(April 2017)

Save the date: K4DD end meeting in October
In the last five years, IMI’s K4DD project has made a significant contribution to helping scientists understand how drugs bind with their targets in the body. This year the project is coming to a close and will share some of its achievements and lessons learned at a closing conference from 16 to 18 October in Berlin, Germany, ###which will be open to the entire scientific community. The event will feature distinguished speakers from a range of pharmaceutical companies and universities, including Leiden University, the University of Vienna and AstraZeneca. The keynote speech will be delivered by Piet van der Graaf, professor of systems pharmacology at Leiden University and one of the leaders in the field. Registration is now open via the project website.
(March 2017)

New K4DD math formula predicts duration of potential drug effect
When researchers assess potential new drug candidates, it is not only important for them to know whether a particular drug molecule will bind with its biological target in the body, but also with what strength and speed this binding will occur. ###If the binding is weak and short-lived or it takes too long for the molecule to bind with the receptor, the drug won’t be very effective in treating patients. In order to improve the assessment of potential new medicines, K4DD project fellow Wilbert de Witte from the Leiden University has published a new mathematical model which predicts how long a drug effect will last. The model takes into account several important variables such as the concentration of the drug in the body and its rate of binding and unbinding with the biological target, and analyses them in order to predict the duration of the potential drug effect. This mathematical approximation, which was published recently in the journal Trends in Pharmacological Sciences, gives an idea earlier in the drug development process on whether a drug is worth pursuing or not. It has the potential to reduce waste and increase the likelihood of getting better and safer drug candidates for the benefit of patients. ‘Even though only one partner is responsible for this paper, the idea to initiate this particular approach was created during discussions within the consortium,’ said Tale Sliedrecht of Lygature, one of the K4DD project partners. ‘By creating an open, pre-competitive environment, researchers from different areas were able to share their insights and needs. The model we came up with is quite significant: the study has led to a lot of debate within the consortium and was highly appreciated by scientists in K4DD’. The study contributes to the overall goal of the K4DD project which is to improve our understanding of how potential drugs bind with their target, and develop methods and tools to allow researchers to study drug-target interactions with greater ease. (February 2017)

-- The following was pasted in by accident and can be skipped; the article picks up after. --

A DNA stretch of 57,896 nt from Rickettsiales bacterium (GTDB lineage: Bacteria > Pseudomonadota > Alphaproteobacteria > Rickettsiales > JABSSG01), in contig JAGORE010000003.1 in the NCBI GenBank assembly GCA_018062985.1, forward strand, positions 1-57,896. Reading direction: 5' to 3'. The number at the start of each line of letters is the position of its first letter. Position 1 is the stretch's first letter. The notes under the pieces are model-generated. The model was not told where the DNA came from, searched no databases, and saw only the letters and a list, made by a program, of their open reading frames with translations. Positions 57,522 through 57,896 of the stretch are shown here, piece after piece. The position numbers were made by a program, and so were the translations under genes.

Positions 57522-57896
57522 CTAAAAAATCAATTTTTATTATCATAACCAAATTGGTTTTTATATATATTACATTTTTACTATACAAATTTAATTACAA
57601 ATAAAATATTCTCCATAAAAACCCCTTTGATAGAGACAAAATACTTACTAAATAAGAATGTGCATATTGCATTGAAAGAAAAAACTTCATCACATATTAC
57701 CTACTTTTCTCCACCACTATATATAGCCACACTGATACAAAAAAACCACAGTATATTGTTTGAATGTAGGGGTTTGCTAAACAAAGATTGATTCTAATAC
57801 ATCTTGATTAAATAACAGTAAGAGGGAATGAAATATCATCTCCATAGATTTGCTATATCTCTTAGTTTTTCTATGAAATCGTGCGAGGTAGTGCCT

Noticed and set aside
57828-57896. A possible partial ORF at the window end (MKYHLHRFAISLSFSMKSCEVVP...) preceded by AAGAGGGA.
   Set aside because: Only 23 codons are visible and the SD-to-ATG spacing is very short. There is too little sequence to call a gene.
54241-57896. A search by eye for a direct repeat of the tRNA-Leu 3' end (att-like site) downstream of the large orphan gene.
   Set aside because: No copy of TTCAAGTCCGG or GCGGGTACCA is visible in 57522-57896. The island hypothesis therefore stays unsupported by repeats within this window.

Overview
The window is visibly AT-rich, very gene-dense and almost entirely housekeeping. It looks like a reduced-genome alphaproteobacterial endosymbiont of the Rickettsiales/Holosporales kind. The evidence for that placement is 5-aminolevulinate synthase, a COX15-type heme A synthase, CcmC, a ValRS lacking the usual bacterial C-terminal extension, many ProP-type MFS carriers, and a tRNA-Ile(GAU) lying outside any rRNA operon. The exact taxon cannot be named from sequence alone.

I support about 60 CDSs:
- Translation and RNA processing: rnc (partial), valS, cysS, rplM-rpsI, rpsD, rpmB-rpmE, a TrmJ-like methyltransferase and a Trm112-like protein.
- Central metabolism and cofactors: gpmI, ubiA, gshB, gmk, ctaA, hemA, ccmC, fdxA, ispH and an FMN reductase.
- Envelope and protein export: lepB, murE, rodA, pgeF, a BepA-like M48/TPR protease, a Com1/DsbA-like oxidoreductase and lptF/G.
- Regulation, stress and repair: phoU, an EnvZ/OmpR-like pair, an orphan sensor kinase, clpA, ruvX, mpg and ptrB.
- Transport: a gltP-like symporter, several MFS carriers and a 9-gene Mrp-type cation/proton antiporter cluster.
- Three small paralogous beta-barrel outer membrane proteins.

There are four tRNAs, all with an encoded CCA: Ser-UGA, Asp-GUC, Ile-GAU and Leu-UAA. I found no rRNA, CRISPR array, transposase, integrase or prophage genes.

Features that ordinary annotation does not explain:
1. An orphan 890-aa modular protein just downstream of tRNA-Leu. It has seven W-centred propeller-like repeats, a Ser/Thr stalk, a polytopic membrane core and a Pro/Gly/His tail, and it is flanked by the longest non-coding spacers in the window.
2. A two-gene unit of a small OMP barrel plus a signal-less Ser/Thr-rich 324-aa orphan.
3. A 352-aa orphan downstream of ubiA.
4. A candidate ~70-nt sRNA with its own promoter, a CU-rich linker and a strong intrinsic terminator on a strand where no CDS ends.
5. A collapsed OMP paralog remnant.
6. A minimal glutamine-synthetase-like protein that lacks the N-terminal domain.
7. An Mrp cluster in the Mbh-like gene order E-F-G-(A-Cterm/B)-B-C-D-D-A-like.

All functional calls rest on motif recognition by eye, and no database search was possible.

K4DD study sheds light on drug target for Parkinson’s and cancer
Drugs work by binding with molecules in the body to either block or alter the action of the target molecule. IMI’s K4DD project works to understand this complex and dynamic relationship, and recently the project reported a big step forward ###– a step which could lead to the development of safer and more effective drugs for a broad range of diseases. Two of the K4DD project partners, Leiden University in the Netherlands and a British SME Heptares Therapeutics, worked together to improve the understanding of the so-called adenosine A2A receptor, a therapeutic target for several diseases including Parkinson’s and cancer. Currently many efforts are directed towards discovering new therapeutic molecules which could bind with this receptor, but the desired properties of such molecules are not well understood. By developing a series of molecules, which were similar in structure but had different dynamics of binding with the adenosine A2A receptor, the K4DD partners gained new, significant insights into how this receptor interacts with different molecules. This in turn enabled them to understand factors which cause some potential drug molecules to disconnect from the receptor, knowledge which can probably be applied to similar mechanisms which exist in a broad range of other receptors similar to A2A. This will lead to the development of safer and more effective drugs to target receptors in general. According to the project partners, the collaborative nature of the IMI project was the key to achieving this success. ‘The K4DD project partners have created an open environment in which the sharing of knowledge, results and resources is continuously stimulated’, said Tale Sliedrecht of Lygature, one of the project partners. ‘In this particular study two partners with different specialties combined forces and generated new findings which would not have been possible without the collaboration.’ (November 2016)